Report: Air pollution becoming more lethal in Turkey while scientists struggle to access data


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The Right to Clean Air Platform, a group that consists of 16 NGOs in nature preservation and health areas, has released its 2020 Air Pollution Report.

The report titled, “The Black Report 2020: Air Pollution and Health Impact,” focuses on air pollution data and preventable deaths in the country.

Here are some findings of the report, including the results of examinations that had been going on for four years:

Insufficient data

  • There is not enough data on the quality of the air that approximately 18 million people living in 30 provinces breathe throughout 2019.
  • In 2019, there is not enough data on the quality of the air that approximately 18 million people living in 30 provinces breathe throughout the year.
  • Health effects of air pollution in one out of every five provinces could not be calculated due to insufficient data.
  • In 51 out of 81 provinces, air pollution was above the World Health Organization (WHO) limits.

  • Air pollution has become an unsolvable chronic problem in Iğdır, Düzce, Manisa, Bursa, Kahramanmaraş, and Afyon, which have been regularly breathing high levels of polluted air for the last four years.
  • If air pollution had decreased to the WHO reference values, 7.9 percent (31,476 deaths) of all deaths could have been prevented in 2019 and 12.13 percent (45,398 deaths) could have been prevented in 2018.
  • Since 2017, air pollution has caused over 6 times more deaths than traffic accidents every year.
  • İstanbul has the highest number of deaths due to air pollution since 2017. In 2019, the provinces with the highest number of deaths were İstanbul (3,761), İzmir (2,075) and Manisa (1,680).
  • In proportion to the population of provinces, the province with the highest number of deaths due to air pollution was Iğdır. In Iğdır, which had the dirtiest air in 2019, the death rate due to air pollution, which has been consistently high for the last three years, has made up 33.5 percent of the total deaths in the province.
  • The use of coal for industrial facilities, including coal-fired thermal power plants, and for domestic heating were the main causes of pollution.
  • The provinces with the cleanest air were Ardahan, Tunceli, Rize, Artvin and Bitlis. However, air pollution in some of these provinces is above the WHO’s reference values as well.

“National reference values should be determined”

Prof. Çiğdem Çağlayan, the representative of the Public Health Specialists’ Association at the Platform, said they had serious problems with data availability while working on the report.

“Fine particulate matter (PM2.5), which is a carcinogenic substance, is not measured sufficiently (90 percent or more per year) in 60 provinces,” she said. “It is urgently required to improve the data quality in terms of the number of measurement days in PM10 stations, to increase the number of stations where PM2.5 is measured, and to determine a national limit value for PM2.5 in the legislation.”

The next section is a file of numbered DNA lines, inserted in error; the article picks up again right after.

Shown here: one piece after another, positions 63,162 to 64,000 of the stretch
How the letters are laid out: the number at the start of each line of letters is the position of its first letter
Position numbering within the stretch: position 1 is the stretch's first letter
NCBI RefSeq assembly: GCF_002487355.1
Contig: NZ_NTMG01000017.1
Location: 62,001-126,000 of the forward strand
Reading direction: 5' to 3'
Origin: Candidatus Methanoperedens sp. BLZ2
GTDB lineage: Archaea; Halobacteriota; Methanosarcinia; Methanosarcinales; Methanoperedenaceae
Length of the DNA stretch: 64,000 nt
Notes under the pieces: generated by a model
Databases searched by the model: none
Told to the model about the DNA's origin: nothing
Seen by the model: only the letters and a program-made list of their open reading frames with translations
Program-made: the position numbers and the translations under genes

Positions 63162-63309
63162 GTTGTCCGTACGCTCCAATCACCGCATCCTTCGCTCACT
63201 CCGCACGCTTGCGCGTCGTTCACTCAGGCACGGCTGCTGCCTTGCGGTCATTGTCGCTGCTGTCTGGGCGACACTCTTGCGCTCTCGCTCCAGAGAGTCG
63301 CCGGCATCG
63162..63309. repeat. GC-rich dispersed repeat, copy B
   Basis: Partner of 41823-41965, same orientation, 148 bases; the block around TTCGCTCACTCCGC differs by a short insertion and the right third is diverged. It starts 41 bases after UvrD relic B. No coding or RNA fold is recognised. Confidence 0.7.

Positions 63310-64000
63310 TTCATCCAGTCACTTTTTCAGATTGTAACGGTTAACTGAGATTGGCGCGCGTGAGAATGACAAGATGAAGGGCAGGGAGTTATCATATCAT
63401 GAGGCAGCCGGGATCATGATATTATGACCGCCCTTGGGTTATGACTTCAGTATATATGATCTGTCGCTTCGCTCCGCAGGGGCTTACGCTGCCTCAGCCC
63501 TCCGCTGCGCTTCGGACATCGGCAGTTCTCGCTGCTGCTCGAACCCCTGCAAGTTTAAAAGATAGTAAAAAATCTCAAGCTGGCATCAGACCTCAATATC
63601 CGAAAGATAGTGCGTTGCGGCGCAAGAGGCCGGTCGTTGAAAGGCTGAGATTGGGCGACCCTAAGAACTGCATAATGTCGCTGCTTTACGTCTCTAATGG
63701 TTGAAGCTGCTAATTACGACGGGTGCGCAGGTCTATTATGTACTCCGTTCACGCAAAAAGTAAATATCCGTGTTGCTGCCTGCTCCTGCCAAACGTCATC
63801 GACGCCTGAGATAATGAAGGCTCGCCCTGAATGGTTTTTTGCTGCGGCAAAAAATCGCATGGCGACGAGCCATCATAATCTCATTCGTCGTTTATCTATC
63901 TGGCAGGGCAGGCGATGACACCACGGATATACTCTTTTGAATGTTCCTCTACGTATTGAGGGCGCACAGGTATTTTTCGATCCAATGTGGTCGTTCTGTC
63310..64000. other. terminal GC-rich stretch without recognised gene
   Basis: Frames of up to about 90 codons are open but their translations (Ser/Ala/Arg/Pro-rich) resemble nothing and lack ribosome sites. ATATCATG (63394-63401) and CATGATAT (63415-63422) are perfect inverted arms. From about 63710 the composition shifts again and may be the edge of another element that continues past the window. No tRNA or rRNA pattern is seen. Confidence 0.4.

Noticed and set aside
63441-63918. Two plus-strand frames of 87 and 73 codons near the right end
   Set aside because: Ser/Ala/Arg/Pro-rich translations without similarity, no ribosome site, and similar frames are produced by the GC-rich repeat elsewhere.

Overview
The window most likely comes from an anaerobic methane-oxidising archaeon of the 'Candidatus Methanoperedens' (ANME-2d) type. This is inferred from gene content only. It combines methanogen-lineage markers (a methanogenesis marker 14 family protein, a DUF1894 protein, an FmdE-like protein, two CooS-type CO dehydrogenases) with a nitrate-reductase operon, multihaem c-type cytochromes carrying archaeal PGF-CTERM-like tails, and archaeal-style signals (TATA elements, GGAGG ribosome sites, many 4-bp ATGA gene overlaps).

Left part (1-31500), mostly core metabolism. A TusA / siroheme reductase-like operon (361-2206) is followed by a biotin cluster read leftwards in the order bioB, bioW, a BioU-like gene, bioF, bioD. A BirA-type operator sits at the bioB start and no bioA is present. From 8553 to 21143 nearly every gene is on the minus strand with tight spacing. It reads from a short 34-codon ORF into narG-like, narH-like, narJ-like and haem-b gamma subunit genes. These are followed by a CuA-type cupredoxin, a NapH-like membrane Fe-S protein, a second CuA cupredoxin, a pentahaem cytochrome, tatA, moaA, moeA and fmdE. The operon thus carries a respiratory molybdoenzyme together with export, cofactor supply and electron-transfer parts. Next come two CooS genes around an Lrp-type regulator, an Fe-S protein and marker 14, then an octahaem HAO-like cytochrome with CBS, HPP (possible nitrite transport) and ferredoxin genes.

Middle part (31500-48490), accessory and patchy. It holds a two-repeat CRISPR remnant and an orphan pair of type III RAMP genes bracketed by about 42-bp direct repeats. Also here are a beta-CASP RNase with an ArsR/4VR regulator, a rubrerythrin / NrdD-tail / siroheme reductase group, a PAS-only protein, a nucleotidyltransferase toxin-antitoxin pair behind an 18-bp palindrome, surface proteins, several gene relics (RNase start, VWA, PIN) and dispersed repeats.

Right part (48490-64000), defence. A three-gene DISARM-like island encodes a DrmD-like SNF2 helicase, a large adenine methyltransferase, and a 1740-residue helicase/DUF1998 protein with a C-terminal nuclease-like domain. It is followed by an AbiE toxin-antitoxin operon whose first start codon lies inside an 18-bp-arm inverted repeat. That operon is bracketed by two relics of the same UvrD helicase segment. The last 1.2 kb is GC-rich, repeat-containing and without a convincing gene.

Coal-fired plants

Greenpeace Mediterranean’s representative at the Platform, Onur Akgül pointed out the air pollution caused by coal fire plants.

“We request the Ministry of Environment and Urbanization not to allow these plants, which have not made the necessary investments to comply with environmental legislation, to operate,” he said, referring to the plants in Afşin-Elbistan, Maraş.

Air pollution’s effect on genes

Turkish Neurological Society representative Assoc. Prof. Semih Ayta stressed the impact of air pollution on peoples’ genes.

“The effect of air pollution on our genes is not equal in all periods of life. The susceptibility to the effects of particulate matter increases in pre-pregnancy, the period in the womb, early childhood and old age.

“Studies on child patients show that air pollution triggers asthma attacks as a result of its effect on genes. Also, new studies have shown that exposure to particulate matter is associated with mental illness such as depression, “he said.”

Recommendations by the platform

The Platform has made the following recommendations for improving air quality in the country:

  • Increasing the data quality of all air quality measurement stations,
  • Measuring the carcinogenic fine particulate matter (PM2.5) pollutant in all provinces,
  • Making legislative arrangements that include national limit values ​​for fine particulate matter (PM2.5),
  • Coal-fired power plants that have not completed their environmental investments should not be allowed to operate,
  • Health impact assessment for planned industrial facilities,
  • Making economic recovery packages that put public health at the center and aiming to create sustainable employment and resistant models against crises.

About the right to clean air platform

Right to Clean Air Platform, consists of 16 professional organizations and NGOs, working on air pollution and health impacts in Turkey since 2015.

The aim of the Platform is to advocate for the right to live in an environment with clean air and to protect the public health from air pollution, especially resulting from the existing and the planned coal-fired power plants in Turkey.

Platform Constituents are: CAN Europe, General Practitioner Association of Turkey, Greenpeace Mediterranean, Green Peace Law Association, Green Thought Association, Health and Environment Alliance (HEAL), Physicians for Environment Association, TEMA Foundation (The Turkish Foundation for Combating Soil Erosion, for Reforestation and the Protection of Natural Habitats), Turkish Medical Association (TTB), Turkish Neurological Society, Turkish Respiratory Society, Turkish Society of Occupational Health Specialists (İMUD), Turkish Society of Public Health Specialists (HASUDER), Yuva Association, WWF Turkey,



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